People with trichotillomania often experience noticeable hair loss or bald patches. They may also chew or swallow their hair, leading to dental and digestive issues.
Trichotillomania is challenging to treat. Nevertheless, many people recover. It is especially true if treatment is combined with therapy for co-occurring disorders such as substance use disorder.
Cognitive Behavioral Therapy (CBT)
Cognitive Behavioral Therapy, or CBT, is one of the most well-established and effective treatments for trichotillomania. It is mainly because it helps to reduce the many negative symptoms that accompany this condition, such as depression, anxiety, and shame.
The foundation of CBT is the idea that behaviour, emotions, and thoughts are interconnected. Unhealthy thinking and perceptions often cause distress, leading to harmful behaviours such as hair-pulling. This treatment focuses on learning to recognize and identify these thought patterns, learning tools to manage them, and practicing the new skills in a safe and supportive environment.
It is essential to find a therapist experienced with CBT and who has treated trichotillomania before. It is optional for all patients, but it does help to ensure that the therapist is familiar with this condition and how it affects people. It is also helpful if the therapist is willing to play an active role in sessions and encourages patients to do the same outside therapy.
Eye Movement Desensitization and Reprocessing (EMDR)
While the onset of trichotillomania can be pretty traumatic for many people, it can also be overcome. Often, those who have overcome this disorder have done so with the help of trichotillomania therapy and the encouragement of their friends and family.
Some common treatments for trichotillomania include habit reversal training, which involves learning to recognize situations that trigger hair pulling and substituting behaviours like clenching your fists when an urge hits. Other therapies include cognitive therapy, which helps to identify and examine beliefs about hair-pulling that are unhelpful. Other treatments may also address underlying mental health conditions that occur alongside trichotillomania, such as depression and anxiety.
Psychotherapy that works well for treating both PTSD and C-PTSD is called EMDR. During a session, you focus on the memory being treated while engaging in bilateral eye movements or rhythmic movements, such as tapping, as directed by your therapist. It allows your brain’s left and right sides to process the traumatic memory into a simple memory.
Trichotillomania is a condition that causes compulsive hair-pulling behaviour. The symptoms can vary, but people often pull their hair from their scalp, eyelashes, and eyebrows. It typically begins in early adolescence. It may result in humiliation and guilt sentiments that lower one’s self-worth.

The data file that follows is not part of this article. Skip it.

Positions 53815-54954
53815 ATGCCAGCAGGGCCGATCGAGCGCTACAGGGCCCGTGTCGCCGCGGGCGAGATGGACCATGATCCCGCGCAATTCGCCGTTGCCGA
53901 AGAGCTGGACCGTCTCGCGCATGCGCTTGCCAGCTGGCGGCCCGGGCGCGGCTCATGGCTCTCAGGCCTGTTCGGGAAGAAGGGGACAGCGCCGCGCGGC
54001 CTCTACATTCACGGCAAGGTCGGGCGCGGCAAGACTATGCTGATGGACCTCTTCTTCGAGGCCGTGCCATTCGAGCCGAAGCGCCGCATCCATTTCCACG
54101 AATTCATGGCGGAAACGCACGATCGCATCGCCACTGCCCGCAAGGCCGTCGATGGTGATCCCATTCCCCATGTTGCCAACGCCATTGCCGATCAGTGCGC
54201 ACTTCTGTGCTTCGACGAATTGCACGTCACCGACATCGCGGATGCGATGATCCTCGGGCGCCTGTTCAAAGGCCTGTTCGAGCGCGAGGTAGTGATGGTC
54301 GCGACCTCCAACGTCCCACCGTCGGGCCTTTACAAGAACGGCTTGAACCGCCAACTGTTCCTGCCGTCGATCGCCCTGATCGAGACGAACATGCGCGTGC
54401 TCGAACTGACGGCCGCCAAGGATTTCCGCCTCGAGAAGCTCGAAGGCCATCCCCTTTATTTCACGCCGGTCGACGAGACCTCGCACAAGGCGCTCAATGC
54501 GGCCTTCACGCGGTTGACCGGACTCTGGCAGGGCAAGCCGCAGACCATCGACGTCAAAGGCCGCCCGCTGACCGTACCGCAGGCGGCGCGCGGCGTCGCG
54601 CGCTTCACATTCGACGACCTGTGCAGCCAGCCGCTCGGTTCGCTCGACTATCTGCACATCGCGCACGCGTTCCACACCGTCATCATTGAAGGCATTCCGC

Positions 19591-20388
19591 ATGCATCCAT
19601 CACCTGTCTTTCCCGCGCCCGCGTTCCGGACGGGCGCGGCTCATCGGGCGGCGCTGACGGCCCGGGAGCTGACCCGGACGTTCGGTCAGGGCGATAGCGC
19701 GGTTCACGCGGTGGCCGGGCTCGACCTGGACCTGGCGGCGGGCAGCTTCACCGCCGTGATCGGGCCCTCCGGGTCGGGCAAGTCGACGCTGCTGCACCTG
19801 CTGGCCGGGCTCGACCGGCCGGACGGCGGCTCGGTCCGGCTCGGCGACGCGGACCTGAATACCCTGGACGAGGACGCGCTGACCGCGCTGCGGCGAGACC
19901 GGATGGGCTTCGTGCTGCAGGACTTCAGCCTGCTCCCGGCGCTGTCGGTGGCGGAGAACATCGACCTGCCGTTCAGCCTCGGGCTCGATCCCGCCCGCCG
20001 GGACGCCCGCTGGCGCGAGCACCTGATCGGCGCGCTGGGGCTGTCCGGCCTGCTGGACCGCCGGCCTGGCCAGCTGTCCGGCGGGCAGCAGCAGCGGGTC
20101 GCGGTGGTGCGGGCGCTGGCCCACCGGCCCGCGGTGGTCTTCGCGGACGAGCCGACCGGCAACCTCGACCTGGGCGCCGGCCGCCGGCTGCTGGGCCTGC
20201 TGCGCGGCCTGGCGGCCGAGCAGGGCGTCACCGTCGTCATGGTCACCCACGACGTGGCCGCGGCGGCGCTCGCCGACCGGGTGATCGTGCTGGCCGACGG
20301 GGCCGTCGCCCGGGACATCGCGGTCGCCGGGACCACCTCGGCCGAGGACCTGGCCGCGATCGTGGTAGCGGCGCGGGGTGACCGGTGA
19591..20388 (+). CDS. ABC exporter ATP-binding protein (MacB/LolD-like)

Hypnotherapy is a technique that uses guided imagery and positive affirmations to induce a deep state of relaxation. In this altered state of consciousness, the subconscious mind is more open to new associations. Using hypnosis, a professional can help break the old patterns and replace them with new, healthy habits.
Studies have shown that natural recovery rates for trichotillomania are higher than previously thought. People who recover from the disorder often experience a reduction in their symptoms. Furthermore, compared to individuals who are still having trichotillomania, those who experience spontaneous recovery are less likely to have a co-occurring mental health issue. These results show that therapy is an important treatment option for those affected by trichotillomania.
In family therapy, therapists help families understand each other and work through complicated feelings in a safe space. This type of therapy is beneficial for individuals who have co-occurring disorders, such as drug or alcohol addiction and trichotillomania. By addressing both disorders in treatment, lasting recovery can begin.
Trichotillomania is a complex disorder that affects people in many different ways. It can cause distress, social dysfunction, and impairments. However, several treatments can help manage symptoms of trichotillomania, such as habit reversal training and hypnotherapy.
Natural recovery has not been formally defined in the trichotillomania field, but some individuals who have successfully managed their hair pulling can stop without professional treatment. These individuals can implement stimulus control techniques, dietary changes, scalp massages, and natural hair growth products. By sharing their stories, these individuals can inspire others and encourage hope in the trichotillomania community.